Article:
To characterise the dynamics and consequences of bullying in academic medical settings, report factors that promote academic bullying and describe potential interventions.
We searched EMBASE and PsycINFO for articles published between 1 January 1999 and 7 February 2021.
We included studies conducted in academic medical settings in which victims were consultants or trainees. Studies had to describe bullying behaviours; the perpetrators or victims; barriers or facilitators; impact or interventions. Data were assessed independently by two reviewers.
We included 68 studies representing 82 349 respondents. Studies described academic bullying as the abuse of authority that impeded the education or career of the victim through punishing behaviours that included overwork, destabilisation and isolation in academic settings. Among 35 779 individuals who responded about bullying patterns in 28 studies, the most commonly described (38.2% respondents) was overwork. Among 24 894 individuals in 33 studies who reported the impact, the most common was psychological distress (39.1% respondents). Consultants were the most common bullies identified (53.6% of 15 868 respondents in 31 studies). Among demographic groups, men were identified as the most common perpetrators (67.2% of 4722 respondents in 5 studies) and women the most common victims (56.2% of 15 246 respondents in 27 studies). Only a minority of victims (28.9% of 9410 victims in 25 studies) reported the bullying, and most (57.5%) did not perceive a positive outcome. Facilitators of bullying included lack of enforcement of institutional policies (reported in 13 studies), hierarchical power structures (7 studies) and normalisation of bullying (10 studies). Studies testing the effectiveness of anti-bullying interventions had a high risk of bias.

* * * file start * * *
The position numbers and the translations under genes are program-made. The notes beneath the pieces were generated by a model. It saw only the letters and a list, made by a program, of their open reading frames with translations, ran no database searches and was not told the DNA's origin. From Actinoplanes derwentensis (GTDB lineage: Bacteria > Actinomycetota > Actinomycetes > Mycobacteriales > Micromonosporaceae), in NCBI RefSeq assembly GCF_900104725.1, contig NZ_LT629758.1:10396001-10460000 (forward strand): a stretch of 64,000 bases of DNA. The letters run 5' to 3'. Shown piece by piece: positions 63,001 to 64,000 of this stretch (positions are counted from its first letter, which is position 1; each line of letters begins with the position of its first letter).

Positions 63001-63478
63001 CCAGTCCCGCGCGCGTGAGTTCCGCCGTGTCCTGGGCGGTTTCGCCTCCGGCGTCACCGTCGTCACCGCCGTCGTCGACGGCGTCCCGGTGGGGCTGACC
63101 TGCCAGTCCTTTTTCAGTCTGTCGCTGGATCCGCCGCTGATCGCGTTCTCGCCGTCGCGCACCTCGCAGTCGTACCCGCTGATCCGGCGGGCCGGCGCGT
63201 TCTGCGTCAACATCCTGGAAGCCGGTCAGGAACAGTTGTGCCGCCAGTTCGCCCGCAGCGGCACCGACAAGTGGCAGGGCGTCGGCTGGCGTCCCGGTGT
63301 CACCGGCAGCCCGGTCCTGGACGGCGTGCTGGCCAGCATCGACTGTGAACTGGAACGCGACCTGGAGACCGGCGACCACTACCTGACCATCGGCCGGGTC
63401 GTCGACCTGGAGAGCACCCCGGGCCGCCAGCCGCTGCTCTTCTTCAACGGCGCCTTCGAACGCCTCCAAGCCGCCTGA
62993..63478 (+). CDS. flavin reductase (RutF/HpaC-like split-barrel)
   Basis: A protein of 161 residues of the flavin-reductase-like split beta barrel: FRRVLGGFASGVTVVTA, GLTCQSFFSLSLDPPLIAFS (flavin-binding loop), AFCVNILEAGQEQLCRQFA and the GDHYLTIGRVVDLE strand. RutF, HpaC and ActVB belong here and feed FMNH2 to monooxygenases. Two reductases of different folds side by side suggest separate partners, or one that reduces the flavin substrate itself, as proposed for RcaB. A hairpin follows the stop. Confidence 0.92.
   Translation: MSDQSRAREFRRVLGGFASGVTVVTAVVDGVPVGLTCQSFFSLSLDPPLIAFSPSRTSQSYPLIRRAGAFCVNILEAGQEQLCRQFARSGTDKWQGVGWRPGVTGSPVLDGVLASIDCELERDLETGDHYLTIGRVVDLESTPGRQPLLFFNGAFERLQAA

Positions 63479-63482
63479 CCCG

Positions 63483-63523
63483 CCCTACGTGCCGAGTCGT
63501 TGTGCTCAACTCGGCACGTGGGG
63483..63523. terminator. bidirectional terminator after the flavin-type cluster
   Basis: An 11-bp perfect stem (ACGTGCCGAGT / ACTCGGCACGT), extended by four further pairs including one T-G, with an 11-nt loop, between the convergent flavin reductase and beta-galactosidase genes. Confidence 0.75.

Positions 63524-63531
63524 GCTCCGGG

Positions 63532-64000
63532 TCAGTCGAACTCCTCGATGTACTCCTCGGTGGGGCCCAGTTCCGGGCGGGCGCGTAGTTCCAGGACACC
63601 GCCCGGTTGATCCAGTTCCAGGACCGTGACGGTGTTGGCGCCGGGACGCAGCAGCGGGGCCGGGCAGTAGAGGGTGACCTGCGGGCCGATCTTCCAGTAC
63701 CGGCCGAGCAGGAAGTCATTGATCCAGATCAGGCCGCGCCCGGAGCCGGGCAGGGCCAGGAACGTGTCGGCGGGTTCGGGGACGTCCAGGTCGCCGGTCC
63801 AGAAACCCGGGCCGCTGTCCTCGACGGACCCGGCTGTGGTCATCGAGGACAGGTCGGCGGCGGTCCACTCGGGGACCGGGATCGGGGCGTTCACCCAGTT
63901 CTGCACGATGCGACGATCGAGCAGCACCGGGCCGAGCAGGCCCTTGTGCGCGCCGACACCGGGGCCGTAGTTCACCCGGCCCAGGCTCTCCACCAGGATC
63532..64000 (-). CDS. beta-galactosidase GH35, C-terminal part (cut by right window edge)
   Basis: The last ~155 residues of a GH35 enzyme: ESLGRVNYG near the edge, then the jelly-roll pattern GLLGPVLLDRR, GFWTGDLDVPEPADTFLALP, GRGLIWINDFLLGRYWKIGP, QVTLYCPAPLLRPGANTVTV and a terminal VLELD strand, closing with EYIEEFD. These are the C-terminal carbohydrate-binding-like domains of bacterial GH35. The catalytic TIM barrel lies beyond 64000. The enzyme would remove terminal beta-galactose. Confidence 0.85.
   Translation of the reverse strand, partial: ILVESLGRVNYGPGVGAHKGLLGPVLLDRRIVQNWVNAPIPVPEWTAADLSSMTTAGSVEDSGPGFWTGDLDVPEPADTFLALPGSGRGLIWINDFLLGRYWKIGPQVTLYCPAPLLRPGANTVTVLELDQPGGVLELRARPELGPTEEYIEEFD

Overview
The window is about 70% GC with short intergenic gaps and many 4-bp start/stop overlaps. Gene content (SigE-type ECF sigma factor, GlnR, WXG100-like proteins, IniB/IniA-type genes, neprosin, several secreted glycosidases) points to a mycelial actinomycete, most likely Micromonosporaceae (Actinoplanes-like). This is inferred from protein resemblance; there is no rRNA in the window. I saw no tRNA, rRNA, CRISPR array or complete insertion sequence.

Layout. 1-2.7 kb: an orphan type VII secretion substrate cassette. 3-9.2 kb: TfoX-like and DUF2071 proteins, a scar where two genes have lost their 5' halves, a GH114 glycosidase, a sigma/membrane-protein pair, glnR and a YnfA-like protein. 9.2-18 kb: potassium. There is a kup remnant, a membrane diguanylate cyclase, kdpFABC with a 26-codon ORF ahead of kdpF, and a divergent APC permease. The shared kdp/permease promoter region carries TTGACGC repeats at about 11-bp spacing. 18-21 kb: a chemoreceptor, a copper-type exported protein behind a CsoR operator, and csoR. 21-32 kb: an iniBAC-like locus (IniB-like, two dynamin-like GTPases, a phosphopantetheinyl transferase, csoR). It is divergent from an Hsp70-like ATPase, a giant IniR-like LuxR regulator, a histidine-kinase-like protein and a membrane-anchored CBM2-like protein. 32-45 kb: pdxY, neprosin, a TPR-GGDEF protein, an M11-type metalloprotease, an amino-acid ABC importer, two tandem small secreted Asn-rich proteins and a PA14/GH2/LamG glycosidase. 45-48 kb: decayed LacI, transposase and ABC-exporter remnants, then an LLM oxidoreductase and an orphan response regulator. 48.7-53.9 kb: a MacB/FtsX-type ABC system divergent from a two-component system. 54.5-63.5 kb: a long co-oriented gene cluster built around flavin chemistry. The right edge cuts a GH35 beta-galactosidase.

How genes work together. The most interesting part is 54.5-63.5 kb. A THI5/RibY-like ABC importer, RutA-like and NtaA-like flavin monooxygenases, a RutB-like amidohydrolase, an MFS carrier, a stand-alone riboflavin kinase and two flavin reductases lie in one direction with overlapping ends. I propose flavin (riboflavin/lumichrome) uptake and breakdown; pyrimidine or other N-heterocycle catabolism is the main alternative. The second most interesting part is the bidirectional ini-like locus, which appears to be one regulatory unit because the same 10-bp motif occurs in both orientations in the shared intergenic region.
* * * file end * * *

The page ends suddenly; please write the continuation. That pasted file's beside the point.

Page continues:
Academic bullying commonly involved overwork, had a negative impact on well-being and was not typically reported. Perpetrators were most commonly consultants and men across career stages, and victims were commonly women. Methodologically robust trials of anti-bullying interventions are needed.
Most studies (40 of 68) had at least a moderate risk of bias. All interventions were tested in uncontrolled before–after studies.